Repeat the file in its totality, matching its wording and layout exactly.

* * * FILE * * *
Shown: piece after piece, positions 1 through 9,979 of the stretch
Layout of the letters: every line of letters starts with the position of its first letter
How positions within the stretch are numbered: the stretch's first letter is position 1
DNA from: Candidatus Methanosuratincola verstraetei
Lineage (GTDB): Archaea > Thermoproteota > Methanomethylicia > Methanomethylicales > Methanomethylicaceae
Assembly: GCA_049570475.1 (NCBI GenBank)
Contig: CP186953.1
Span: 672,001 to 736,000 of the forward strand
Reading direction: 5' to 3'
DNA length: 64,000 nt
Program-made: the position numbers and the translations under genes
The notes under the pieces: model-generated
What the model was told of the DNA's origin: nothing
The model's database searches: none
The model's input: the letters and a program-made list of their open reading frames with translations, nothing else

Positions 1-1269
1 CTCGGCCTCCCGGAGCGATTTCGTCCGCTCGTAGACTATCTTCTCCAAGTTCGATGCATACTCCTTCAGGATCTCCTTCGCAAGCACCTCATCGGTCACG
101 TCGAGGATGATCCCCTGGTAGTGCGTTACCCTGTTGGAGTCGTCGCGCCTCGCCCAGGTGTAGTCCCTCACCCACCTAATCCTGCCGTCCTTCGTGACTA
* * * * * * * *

Shown: piece after piece, positions 1 through 9,979 of the stretch
Layout of the letters: every line of letters starts with the position of its first letter
How positions within the stretch are numbered: the stretch's first letter is position 1
DNA from: Candidatus Methanosuratincola verstraetei
Lineage (GTDB): Archaea > Thermoproteota > Methanomethylicia > Methanomethylicales > Methanomethylicaceae
Assembly: GCA_049570475.1 (NCBI GenBank)
Contig: CP186953.1
Span: 672,001 to 736,000 of the forward strand
Reading direction: 5' to 3'
DNA length: 64,000 nt
Program-made: the position numbers and the translations under genes
The notes under the pieces: model-generated
What the model was told of the DNA's origin: nothing
The model's database searches: none
The model's input: the letters and a program-made list of their open reading frames with translations, nothing else

Positions 1-1269
1 CTCGGCCTCCCGGAGCGATTTCGTCCGCTCGTAGACTATCTTCTCCAAGTTCGATGCATACTCCTTCAGGATCTCCTTCGCAAGCACCTCATCGGTCACG
101 TCGAGGATGATCCCCTGGTAGTGCGTTACCCTGTTGGAGTCGTCGCGCCTCGCCCAGGTGTAGTCCCTCACCCACCTAATCCTGCCGTCCTTCGTGACTA